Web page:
<string>*Frame Buffer Here*</string>

Once you have the correct frame buffer being used, you should have no problem with your graphics. The only problem that you'll potentially run into is when attempting to run three or more displays at once. This is due to Eyefinity. With these newer AMD cards, you'll need an active adapter. As previously stated, this is highly dependent on your hardware, and should be researched when picking out your components.

iCloud & App Store Fix

A fairly common problem found not only in the hackintosh world is with the Mac App Store and iCloud. This was an issue even for a few legit Mac users. When trying to purchase an app from the App Store or signing into iCloud, the user would get a verification error. With that said, your system may not have either one of these bugs. If that's the case, then you obviously don't need this step! However, if your system has fallen victim to these bugs, there are solutions out there! The solution for the Mac App Store is easier than the solution for iCloud, so let's have a look at the Mac App Store fix.

Navigate to /Library/Preferences/SystemConfiguraton/ and look for the file named NetworkInterfaces.plist. Once you have located the file, move it to the trash and empty it. After that's done, simply restart your computer and give the Mac App Store another try. By deleting this file, you're forcing OS X to rebuild this file on boot up, which often times is enough to fix what ever problem existed.

The next step involves some work with an application called Chameleon Wizard, which you can download by simply clicking the name. Once the application is open, navigate to the "SMBios" tab at the top. Once you're there, click the "edit" button in the top right. Under the "Generate Serial" box, I recommend selecting the Mac Pro (5,1) if it isn't already. You can leave the manufacturing location alone, as well as the year of manufacture. You'll need to generate random weeks of manufacture and a unique number. Once you do that, click the save button at the top right and restart your machine. If you still can't sign in to iCloud, repeat the process using a pre-made SMBios within the SMBios menu of Chameleon Wizard. Keep repeating both processes until you are able to sign in.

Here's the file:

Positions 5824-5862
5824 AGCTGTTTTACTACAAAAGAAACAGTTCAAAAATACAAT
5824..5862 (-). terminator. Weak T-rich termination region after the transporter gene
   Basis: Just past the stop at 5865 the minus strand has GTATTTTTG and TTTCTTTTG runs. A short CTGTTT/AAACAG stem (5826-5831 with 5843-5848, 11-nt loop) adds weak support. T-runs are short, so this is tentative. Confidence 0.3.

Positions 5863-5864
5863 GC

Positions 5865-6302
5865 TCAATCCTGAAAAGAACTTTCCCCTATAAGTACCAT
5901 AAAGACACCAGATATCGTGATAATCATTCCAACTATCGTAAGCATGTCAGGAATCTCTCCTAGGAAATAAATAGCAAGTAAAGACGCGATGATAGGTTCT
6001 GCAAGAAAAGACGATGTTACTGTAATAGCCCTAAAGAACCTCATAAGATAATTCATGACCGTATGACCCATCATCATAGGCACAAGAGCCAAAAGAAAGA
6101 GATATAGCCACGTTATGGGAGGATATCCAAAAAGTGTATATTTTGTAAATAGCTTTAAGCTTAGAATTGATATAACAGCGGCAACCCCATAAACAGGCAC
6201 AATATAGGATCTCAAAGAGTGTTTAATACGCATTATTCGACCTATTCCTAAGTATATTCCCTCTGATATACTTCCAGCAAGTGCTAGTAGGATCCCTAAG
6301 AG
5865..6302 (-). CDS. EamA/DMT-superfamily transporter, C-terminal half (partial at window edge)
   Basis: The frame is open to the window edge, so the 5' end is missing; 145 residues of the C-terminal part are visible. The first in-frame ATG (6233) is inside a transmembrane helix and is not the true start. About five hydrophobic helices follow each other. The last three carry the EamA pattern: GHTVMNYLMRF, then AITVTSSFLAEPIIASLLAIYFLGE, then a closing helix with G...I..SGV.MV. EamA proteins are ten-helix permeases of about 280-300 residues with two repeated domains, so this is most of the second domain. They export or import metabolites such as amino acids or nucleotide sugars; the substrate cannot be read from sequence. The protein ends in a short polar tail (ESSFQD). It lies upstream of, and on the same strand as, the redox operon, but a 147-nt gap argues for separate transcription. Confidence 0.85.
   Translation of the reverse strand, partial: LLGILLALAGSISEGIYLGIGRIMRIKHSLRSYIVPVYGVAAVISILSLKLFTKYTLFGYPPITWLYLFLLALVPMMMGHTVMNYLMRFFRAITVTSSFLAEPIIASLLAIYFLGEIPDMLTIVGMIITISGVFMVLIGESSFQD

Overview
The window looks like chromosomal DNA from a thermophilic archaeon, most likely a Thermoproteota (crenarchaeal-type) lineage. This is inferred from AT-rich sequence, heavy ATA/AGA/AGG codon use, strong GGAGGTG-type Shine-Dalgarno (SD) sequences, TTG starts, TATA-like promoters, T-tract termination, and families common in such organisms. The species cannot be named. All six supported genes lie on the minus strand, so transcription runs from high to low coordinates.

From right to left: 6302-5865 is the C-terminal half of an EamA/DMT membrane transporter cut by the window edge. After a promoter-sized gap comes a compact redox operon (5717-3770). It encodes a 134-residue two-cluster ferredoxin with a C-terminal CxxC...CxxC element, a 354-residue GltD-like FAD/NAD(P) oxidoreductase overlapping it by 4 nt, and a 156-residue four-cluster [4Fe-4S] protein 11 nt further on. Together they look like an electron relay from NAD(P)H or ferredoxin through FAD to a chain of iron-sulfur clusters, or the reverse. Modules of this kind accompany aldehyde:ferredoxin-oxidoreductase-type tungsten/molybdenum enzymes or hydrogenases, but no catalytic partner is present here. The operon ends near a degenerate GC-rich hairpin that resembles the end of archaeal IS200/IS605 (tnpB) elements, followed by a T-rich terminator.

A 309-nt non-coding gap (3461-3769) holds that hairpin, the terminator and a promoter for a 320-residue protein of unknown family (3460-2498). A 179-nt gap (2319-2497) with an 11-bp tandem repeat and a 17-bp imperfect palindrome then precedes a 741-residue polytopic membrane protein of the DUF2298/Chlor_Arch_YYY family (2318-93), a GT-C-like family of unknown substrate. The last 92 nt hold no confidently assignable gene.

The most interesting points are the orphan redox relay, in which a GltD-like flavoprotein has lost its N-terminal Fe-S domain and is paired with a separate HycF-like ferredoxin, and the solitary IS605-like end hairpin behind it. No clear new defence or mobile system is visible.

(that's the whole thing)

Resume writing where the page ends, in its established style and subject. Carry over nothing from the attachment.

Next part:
First off, what the deuce is overclocking? Basically, it's taking your processor and making it faster than the manufacturer intended it to. While this sounds like a dangerous and bad idea, it's actually very commonly done and safe to do, as long as it's done right. With todays processors and motherboards, over clocking is easier than ever. The process might look a little bit scary at first, but rest assured that it's nothing to complex, as seen in my video above.

Why would someone want to over clock their processor? The key here is to get the most performance possible. This is the equivalent of putting a ferrari motor in a Ford Focus. The car may look the same, but it's going to go a whole lot faster! When you overclock, you'll be able to do processor intensive tasks much faster, depending on how much the processor is being overclocked. These tasks can involve things such as video editing, heavy gaming, 3D rendering, and many other tasks. If all you plan on doing with your machine is browsing the web and using Twitter, then it's pointless to overclock!